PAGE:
Every investor these days has an eye on the markets, interest rates, inflation, comments from central banks and thoughts of a recession. It’s only human nature when things have been on a downturn and costs of day-to-day expenditures have been rising. Everyone wants to know, “When will it end? What is going to happen? What can I, or should I, do about it now?”
If you think that anyone really has the answers to these questions then please let me know who it is. What will follow is purely my opinion as an observer with many decades of experience. I can only tell you what I think and put to pen and paper what questions we should be asking ourselves. Are things really different this time or should we be expecting history to repeat itself.
First, let’s cover inflation. The costs of things are going up. The easiest thing to note is the price of gas for your car. It’s always gone up and down and we expect that to happen. What we fail to recognize is that it goes up and yes it goes down, but it never seems to go back down to the lowest point before it went up! Long term, gas prices have kept creeping up. When I first started driving, the price of gas was $.70. And that was for a gallon, not a litre. That is inflation. Manufacturers are trying to trick us into thinking that they aren’t raising prices. They aren’t on the surface, but instead of increasing the price of their goods, the size of their packaging, or the volume of product in the package, is getting smaller. Our grocery budget doesn’t change, but the amount of food that it buys is getting less and less.
There are many factors that influence the cost of these goods: raw materials, transportation of the raw materials, assembly to finish the products and, of course, labour.
We are in a time of lower unemployment. You see signs all over that businesses are hiring. Workers are demanding higher wages, not only because workers are in short supply and can command a higher price, but because they need to earn more to cover their increased costs of living.
It’s a bad chicken-and-egg analogy; pay more for labour, then you have to charge more for the goods or service, then the consumer has to earn more to pay for the increase. When will the cycle stop? This contributes to higher inflation.
How are governments going to lessen inflation? By increasing interest rates, which directly increases costs to businesses, which then slows business expansion and growth. It also slows the hiring of employees. But does it really? If businesses are short-staffed now, how can they operate with even fewer employees? How can they even hire anyone, if they have to pay that employee more than before, because that person needs more income just to put gas in their car to get to that job?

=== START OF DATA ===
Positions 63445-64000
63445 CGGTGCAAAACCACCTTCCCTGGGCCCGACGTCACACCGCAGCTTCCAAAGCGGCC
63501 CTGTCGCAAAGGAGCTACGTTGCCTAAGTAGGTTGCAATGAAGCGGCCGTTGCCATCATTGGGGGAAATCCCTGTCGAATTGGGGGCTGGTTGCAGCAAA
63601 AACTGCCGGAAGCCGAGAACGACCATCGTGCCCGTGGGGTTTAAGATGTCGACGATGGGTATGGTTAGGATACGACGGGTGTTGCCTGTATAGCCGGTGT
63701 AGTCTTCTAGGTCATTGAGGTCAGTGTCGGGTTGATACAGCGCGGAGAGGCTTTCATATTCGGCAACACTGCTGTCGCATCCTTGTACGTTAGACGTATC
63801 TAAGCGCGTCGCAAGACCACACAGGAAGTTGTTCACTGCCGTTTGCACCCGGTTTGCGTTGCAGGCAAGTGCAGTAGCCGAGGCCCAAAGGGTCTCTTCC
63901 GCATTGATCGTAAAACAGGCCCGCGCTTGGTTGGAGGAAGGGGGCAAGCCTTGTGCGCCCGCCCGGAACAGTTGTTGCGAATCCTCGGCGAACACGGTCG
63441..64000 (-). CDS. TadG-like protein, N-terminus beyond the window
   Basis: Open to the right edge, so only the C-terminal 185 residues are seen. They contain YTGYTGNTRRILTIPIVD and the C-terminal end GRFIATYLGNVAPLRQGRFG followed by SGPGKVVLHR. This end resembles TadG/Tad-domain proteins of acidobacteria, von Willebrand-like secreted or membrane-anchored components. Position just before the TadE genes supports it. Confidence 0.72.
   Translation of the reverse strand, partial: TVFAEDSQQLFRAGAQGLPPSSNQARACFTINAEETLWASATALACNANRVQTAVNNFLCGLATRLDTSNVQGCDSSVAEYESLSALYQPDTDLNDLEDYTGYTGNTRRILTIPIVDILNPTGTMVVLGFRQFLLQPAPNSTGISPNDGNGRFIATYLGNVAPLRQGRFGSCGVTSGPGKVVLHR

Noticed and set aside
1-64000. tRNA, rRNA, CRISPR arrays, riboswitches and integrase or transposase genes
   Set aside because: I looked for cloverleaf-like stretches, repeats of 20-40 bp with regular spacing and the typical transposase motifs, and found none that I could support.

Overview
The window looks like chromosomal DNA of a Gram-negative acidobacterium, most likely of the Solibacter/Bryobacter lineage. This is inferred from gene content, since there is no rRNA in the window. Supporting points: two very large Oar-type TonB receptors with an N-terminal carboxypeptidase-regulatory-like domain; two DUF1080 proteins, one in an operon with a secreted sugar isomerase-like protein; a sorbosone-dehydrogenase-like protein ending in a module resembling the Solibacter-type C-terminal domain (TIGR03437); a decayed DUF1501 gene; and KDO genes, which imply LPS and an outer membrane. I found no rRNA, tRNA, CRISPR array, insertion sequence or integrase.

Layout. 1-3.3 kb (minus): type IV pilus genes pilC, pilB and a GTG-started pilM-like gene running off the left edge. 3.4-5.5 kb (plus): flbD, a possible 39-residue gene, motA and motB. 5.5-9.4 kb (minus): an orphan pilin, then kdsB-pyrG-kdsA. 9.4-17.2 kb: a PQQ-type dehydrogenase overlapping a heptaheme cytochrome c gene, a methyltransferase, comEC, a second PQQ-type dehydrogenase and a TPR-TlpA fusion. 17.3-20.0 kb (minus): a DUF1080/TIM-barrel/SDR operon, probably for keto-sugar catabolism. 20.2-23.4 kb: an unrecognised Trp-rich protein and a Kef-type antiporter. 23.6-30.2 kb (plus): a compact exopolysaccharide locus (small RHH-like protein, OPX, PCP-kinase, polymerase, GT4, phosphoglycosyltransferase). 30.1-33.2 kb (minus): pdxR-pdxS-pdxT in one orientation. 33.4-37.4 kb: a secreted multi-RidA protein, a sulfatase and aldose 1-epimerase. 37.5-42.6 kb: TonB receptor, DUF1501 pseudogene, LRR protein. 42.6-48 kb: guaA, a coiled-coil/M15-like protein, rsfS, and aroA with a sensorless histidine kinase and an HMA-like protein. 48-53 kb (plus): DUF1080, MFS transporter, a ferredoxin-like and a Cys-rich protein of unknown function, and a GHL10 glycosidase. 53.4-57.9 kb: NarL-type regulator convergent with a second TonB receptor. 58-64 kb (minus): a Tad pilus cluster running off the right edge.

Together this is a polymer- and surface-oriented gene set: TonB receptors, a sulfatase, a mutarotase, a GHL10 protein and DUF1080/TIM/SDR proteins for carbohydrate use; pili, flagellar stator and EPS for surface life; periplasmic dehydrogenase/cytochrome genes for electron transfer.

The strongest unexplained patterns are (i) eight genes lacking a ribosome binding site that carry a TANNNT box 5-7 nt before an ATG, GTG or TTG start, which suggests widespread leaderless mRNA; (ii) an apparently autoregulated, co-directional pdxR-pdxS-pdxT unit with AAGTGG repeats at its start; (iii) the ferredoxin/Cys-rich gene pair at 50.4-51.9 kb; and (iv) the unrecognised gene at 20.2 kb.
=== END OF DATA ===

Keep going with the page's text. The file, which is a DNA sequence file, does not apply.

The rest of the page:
If the central banks expect to increase interest rates to stop or slow inflation should they be doing it at .50% or .75% at a time? Does it make sense to rip off the bandage and increase rates 2%, 3%, or 4% and be done with it?
How important is it to announce that an economy is in recession? The definition of recession is: two consecutive quarters of negative GDP growth. That explanation I think is rear-view mirror thinking. What does it matter if it’s already happened? How important is it to say we are in a recession? What happens if the first quarter has negative growth, the second quarter experiences no change and the third quarter has negative growth? Are people expecting an increase of interest rates to have an instantaneous impact on GDP growth? My thought is that it takes several months of rapid growth to ramp-up an economy, so economic slowdowns shouldn’t happen overnight, but what do I know?
I will remind you that we have just come through a pandemic that the world has never seen before. It was basically a worldwide shutdown. There’s no textbook that covered “what if?” in this situation. Nobody really knows what will happen. You can easily find experts that say it’s going to get worse, and just as many will say it’s over and things are going to get better.
Ok. Enough economic talk. What do we do as investors to help us weather this storm?
We need to ask ourselves several things:
• Are the companies that we own in danger of going broke and closing down?
• Is there are risk to a dividend being cut or lowered?
• Do we have too much in any single stock, namely more than 10% of the total portfolio?
• Do we have an exposure to a sector or industry that is interest rate sensitive?
• How will an increase in interest rates impact any of our holdings?
• Will we need to raise cash and sell an investment?
• How will my plan be affected if I sold holdings and just held onto the cash?
• Are we worrying and losing sleep because our portfolio has declined in value?
One needs to answer these questions to make sure that one’s portfolio is properly diversified and, more importantly, that one can answer “no” to them.
I often use the analogy of owning a rental property and the real estate market goes down, would you rush to sell that house? We all know the answer is no. As long as there hasn’t been a structural weakness in the house, something that impacts the location or a termite infestation, for example, you just continue to collect the rent. You should have the same mentality when owning stocks. The big difference is the speed at which you can sell either of these assets, as a house can take several weeks before you can even put it on the market to sell. Stocks can be sold with a simple phone call or push of a button. Often people react too hastily because it’s so easy, and then make a rash decision.
This opinion piece of mine is simply to give you some things to think about before making decisions that are not well thought out, and when you may not have considered all possible outcomes. Investing should be guided by logic, not emotions.